I don't know about you, but I'm a pasta lover - all the way. Me and pasta are best friends.
(Okay, you grammar Nazis - don't correct me!)
Well, all right. Pasta and I are best friends. Is that better? ☺
The problem is, I really shouldn't eat pasta, not since I began eating a low-carb eating plan (Trim Healthy Mama). And one of my daughters cannot eat gluten, so that makes pasta almost out of the question for her.
Sure, there are other gluten-free alternatives, but they definitely are not insulin-friendly or for those who are trying to lose weight. Even my favorite Dreamfields Pasta? Well, their company has changed their tune, and it is no longer being promoted as a low-glycemic pasta.
After learning about the changes with Dreamfields Pasta and realizing my daughter needed to eat gluten-free, I began to look into other options. Someone on Facebook mentioned spiral slicers, and that piqued my interest.
Well, when I start researching something, I learn all kinds of things! ☺ I've learned that there are several types of spiral slicers, whose purpose is to slice vegetables into pasta strands for those who cannot eat pasta or are looking for healthier options.
There are the cone spiral slicers, like the Brieftons Spiral Slicer, below - and I get to give one away this week! Click on the Rafflecopter entry form below, or if you are reading this in your email, please click over to the post to enter or click on the link below that says "a Rafflecopter giveaway.”
You'll also commonly find what I call the "tabletop" style and the "covered pot" style of veggie spiral slicers. Each type has their advantages and disadvantages.
I've personally used two types of spiral slicers so far: the Brieftons "cone" Spiral Slicer, and another brand's "covered pot" style of spiral slicer.
Since I'm giving away one of Brieftons' "cone" type of spiral slicer, I'm mainly going to let you know how well this product works.
The Brieftons Spiral Slicer is inexpensive (under $13) and easy to use. It is small and takes up very little room in a kitchen drawer or cupboard. Nice!
The Brieftons Spiral Slicer, like other cone-style spiral slicers, is used much like a pencil sharpener, where the veggie is the "pencil", and the slicer is the "sharpener". After washing off your veggies or fruits such as carrots, potatoes, turnips, rutabagas, zucchinis, cucumbers, large radishes, apples, squash, pears, etc., peel off the skin if necessary or desired. Straight and firm vegetables and fruits work best with this type of spiral slicer.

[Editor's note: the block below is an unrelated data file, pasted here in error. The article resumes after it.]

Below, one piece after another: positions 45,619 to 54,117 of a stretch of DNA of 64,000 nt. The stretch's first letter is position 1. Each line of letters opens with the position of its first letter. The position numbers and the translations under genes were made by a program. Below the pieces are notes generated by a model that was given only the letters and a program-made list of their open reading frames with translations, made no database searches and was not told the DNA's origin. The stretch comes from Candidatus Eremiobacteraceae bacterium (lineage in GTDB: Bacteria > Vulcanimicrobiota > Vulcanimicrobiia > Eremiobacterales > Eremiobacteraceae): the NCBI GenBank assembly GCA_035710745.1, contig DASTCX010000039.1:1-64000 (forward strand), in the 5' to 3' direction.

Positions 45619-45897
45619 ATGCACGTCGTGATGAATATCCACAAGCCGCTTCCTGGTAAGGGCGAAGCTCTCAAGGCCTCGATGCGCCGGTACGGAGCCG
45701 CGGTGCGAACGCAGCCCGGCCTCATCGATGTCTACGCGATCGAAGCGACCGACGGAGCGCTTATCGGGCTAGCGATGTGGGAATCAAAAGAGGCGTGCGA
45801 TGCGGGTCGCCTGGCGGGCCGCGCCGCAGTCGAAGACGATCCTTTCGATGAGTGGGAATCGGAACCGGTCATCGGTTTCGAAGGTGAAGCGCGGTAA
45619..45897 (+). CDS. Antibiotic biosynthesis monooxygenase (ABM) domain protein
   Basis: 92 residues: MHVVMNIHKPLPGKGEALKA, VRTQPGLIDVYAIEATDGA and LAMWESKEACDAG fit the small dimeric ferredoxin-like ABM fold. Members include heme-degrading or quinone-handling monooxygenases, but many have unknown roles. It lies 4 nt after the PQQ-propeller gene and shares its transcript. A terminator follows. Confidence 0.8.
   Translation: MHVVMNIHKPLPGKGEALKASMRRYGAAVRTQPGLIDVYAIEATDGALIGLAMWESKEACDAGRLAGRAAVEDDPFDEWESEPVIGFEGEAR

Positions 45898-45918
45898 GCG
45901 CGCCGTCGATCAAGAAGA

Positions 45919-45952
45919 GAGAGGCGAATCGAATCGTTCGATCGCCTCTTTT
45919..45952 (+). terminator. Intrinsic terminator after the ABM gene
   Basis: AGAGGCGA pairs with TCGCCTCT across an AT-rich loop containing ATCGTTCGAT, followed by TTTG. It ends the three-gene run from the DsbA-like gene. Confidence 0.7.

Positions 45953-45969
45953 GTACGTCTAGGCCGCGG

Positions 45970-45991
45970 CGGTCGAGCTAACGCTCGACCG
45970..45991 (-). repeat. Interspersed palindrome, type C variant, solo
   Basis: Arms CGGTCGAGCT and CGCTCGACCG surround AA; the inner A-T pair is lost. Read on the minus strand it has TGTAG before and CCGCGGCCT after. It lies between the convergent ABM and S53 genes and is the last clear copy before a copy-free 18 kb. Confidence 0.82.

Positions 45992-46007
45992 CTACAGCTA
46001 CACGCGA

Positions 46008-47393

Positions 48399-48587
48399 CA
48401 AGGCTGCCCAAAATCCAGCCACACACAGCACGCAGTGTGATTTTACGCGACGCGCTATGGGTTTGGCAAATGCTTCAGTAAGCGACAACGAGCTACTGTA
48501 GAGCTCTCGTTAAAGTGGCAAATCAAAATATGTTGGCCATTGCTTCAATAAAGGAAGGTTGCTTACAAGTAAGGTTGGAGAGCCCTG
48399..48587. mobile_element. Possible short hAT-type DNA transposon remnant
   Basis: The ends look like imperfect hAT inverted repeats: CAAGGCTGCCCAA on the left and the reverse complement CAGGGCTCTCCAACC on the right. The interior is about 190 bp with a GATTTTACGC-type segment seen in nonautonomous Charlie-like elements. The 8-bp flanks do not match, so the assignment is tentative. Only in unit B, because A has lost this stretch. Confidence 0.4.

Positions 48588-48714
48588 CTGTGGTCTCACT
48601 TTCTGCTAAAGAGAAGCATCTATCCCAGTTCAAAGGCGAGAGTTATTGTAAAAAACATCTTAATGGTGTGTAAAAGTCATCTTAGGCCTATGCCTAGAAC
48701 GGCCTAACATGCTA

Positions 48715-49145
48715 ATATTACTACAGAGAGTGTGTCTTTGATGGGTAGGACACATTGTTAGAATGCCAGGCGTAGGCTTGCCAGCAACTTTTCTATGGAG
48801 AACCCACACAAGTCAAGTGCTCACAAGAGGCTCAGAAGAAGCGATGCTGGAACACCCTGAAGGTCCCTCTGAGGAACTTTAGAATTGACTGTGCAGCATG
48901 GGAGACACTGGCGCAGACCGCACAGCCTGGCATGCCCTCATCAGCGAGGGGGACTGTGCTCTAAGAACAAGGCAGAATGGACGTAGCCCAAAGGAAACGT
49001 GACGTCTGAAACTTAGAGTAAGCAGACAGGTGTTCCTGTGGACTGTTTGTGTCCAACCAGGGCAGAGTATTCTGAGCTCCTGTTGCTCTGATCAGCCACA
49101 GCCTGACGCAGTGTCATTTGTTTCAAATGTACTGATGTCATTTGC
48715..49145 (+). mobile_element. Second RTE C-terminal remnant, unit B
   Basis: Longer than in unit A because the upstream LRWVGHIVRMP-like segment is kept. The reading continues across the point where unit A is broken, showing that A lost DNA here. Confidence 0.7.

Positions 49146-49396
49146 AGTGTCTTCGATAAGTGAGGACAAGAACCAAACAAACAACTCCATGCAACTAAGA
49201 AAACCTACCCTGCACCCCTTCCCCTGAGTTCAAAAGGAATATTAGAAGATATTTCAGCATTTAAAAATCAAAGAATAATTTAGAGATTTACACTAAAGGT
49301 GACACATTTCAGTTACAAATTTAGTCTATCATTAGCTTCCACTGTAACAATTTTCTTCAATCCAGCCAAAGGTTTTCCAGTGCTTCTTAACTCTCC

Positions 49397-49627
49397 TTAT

Use one hand to hold the spiral slicer's stainless steel handles. Use the other hand to carefully insert your veggie into the spiral slicer's "cone", making sure that the vegetable stays straight in the middle of the cone. Twist it in with moderate pressure to create long strands of the vegetable or fruit.
When the size of the vegetable or fruit becomes shorter, use the provided "end cap" to attach to the end of the vegetable. This will help you to process the whole vegetable - or most of it.
Oh, and the Brieftons Spiral Slicer has two different julienne sizes on it: 1/16" x 3/32" (2 x 3 mm) and 1/8" x 3/16" (3.5 x 5 mm). These sizes aren't marked on the cones themselves, but by glancing at the spacing between the blades on each side, it's evident which side is which.
If you're more of a visual learner, you may watch the video, below, on how to use the Brieftons Spiral Slicer:
For best results when using the Brieftons Spiral Slicer:
Note: If you are left handed, you can still use the Brieftons Spiral Slicer the following way:
This video, below, demonstrates how to clean the cone-types of spiral slicers:
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Let's give away one brand new Brieftons Spiral Slicer!
Entrants must be 18 years or older; only U.S. residents are eligible to enter this giveaway.
Hi! I'm Julieanne!
You'll find me in the kitchen
trying new Trim Healthy Mama recipes, loving God, and carrying out that love as I bless my husband and teen daughters.
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